Friday, Ballard away.
In 39 years the Panthers have played 62 different schools, but never one from the state’s largest city. That will end Friday when the gals venture to Ballard to take on the Beavers. Ballard High School opened its doors in 1901 and is the oldest high school in Seattle. BHS is a member of the KingCo 4A Conference. The Beavers open their season tonight when they host 1A Kings. Outside of the Emerald City WHS has played 22 games with 18 different Western Washington schools, winning 10 and losing 12. They are 3-8 on the westside.
FYI. Ballard Stuff.
Bucky is the name of the Ballard mascot and on their booster club website is listed as – Years on Squad: 111, Grade: 108th year senior.
Wenatchee’s athletic history with Ballard goes back over a century. The Shingle Weavers, as they were known then, sent their football squad to Wenatchee in both 1908 and 1911 (both WHS wins).
Decades ago when in high school I heard a Ballard yell at a basketball game and it’s stuck with me all these years. The student body would stand en masse and holler, in a Scandinavian accent of course:
We’ve from Ballard
Ya sure, ya bet cha.
I came within a month of being a Beaver. I would have started there in the ninth grade, but the summer before school began my folks moved the family to Kirkland in the Lake Washington district. I became a Kangaroo.
Saturday, Cashmere home.
Even the most loyal, long-time Wenatchee fan can’t remember the first game with the school just 13.2 miles up the road. And that’s because nobody around now was alive then. The very first game in the history of Wenatchee girls basketball was played against Cashmere March 10, 1911…over 101 years ago. WHS won at home 11-7. In fact during the first phase of girls hoops from 1911 to 1932 the two schools played 23 times with Wenatchee winning 19, Cashmere one and there was a tie.
And now another revival. The second phase of WHS basketball started in 1973-74. In the second year of the program the Betty Carrick coached team defeated Cashmere 43-18 and the schools have not met since…over 38 years. The 1A Bulldogs tip-off their season Friday in Yakima against the La Salle Lightning.
Friday, Monroe home.
Is Monroe paying off an old debt? Making good on the second half of a home-and-home series? If so, it’s just a tad unusual. The last time the Panthers and Bearcats met it was so long ago they weren’t Panthers or Bearcats. It was so long ago neither school had chosen a mascot. Over 92 years ago on March 5, 1920 Wenatchee High ventured over Stevens Pass to Snohomish County and defeated Monroe 32-22. MHS competes in the WesCo 4A Conference and this will be their season opener.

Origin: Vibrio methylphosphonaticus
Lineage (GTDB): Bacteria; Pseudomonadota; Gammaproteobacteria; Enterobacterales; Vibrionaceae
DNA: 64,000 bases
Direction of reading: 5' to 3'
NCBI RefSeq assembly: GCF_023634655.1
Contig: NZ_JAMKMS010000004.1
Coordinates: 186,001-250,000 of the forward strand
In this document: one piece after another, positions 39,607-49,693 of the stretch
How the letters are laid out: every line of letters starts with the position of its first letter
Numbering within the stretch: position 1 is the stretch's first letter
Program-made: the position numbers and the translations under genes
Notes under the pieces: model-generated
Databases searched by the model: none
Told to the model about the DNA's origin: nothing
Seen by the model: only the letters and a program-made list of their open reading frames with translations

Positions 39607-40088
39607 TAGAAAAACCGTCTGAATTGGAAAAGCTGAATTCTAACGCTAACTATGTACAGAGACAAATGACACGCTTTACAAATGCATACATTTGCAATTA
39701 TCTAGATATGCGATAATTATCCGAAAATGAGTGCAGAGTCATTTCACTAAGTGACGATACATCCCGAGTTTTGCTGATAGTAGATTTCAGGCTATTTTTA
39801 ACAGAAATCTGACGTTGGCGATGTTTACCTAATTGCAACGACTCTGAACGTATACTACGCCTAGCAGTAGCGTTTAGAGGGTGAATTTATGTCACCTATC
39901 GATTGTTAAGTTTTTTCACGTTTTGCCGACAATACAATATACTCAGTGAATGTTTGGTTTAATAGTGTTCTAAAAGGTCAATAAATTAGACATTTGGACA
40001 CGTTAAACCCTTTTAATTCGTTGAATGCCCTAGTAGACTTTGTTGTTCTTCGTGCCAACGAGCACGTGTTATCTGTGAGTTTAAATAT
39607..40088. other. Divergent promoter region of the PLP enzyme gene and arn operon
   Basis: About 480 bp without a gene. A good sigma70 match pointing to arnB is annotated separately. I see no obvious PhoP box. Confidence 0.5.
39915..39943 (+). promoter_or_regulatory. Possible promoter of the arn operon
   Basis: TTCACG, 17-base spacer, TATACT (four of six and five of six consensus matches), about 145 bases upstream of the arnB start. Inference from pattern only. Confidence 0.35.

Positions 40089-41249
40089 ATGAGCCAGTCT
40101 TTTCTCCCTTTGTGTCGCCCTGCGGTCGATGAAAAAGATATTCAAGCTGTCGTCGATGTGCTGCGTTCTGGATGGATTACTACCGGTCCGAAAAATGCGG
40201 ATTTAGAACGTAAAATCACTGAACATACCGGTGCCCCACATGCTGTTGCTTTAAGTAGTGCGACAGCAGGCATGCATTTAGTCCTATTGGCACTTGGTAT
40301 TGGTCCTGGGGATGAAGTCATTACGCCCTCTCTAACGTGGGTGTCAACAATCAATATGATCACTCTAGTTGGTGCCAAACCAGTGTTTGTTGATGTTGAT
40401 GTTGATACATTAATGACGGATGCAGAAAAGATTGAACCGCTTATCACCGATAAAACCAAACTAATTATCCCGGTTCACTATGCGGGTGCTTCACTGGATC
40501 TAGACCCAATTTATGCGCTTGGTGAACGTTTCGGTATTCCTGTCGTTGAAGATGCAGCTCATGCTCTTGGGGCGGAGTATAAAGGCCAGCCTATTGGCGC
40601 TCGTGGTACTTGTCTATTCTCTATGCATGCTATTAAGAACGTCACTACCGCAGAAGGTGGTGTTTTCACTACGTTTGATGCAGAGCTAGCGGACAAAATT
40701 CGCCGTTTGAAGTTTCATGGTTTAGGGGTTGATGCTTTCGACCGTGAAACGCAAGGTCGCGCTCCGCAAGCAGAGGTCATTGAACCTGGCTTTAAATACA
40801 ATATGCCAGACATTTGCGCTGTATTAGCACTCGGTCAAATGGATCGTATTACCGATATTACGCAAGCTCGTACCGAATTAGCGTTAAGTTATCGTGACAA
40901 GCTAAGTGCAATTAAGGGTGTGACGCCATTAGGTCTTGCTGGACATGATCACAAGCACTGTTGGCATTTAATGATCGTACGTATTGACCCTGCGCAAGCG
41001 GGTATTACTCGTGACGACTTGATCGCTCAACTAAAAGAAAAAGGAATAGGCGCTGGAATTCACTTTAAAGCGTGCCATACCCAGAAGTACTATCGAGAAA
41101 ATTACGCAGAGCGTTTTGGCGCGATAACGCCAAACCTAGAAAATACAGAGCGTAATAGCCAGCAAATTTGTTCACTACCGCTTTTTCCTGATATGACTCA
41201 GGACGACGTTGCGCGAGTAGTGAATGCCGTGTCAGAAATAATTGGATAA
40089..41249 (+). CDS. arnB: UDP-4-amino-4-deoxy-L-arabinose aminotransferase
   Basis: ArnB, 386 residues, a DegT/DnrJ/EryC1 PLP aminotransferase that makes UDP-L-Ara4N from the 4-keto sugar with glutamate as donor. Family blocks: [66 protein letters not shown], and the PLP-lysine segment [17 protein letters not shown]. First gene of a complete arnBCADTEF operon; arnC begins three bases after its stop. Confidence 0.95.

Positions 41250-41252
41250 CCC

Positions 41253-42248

Saturday, Newport home.
Another make up home-and-home? Wenatchee and Newport have only played once before and that was at NHS. The Panthers opened the 1996-97 season in Bellevue and lost to the Knights 59-50. Newport is a member of the KingCo 4A Conference. The Knights will open their season Friday night against Sammamish.
Nothing to do with sports.
Some of you have been aware of our (Rexine and I) “See the Evergreen State” project. We decided three years ago it would be fun to spend some time taking short trips to travel around, see and enjoy our beautiful state. To reach nearly every nook and cranny we figured we’d try to visit every city and town…all 281 of them. And then to prove we’d been to each municipality we’d take a picture of their city or town hall. During the past year several of you have inquired as to how we’re doing. This is an update.
We did it. From October 1, 2009 (Tieton) to September 22, 2012 (Deer Park), from Aberdeen to Zillah and from Seattle (616,500) to Krupp (50) we visited every incorporated city and town…and we have those city/town hall pictures. Did you know 46 of our towns have less than 500 folks?
Purpose accomplished…we saw all kinds of terrain, landscapes, coulees, forests, oceans, mountains, rain forests, crops etc. and met some great people. A super experience…so much so we plan on doing it again.
Fun…you should do it sometime. If you do you will be among only a very small handful of Washingtonians to have set foot in each our municipalities.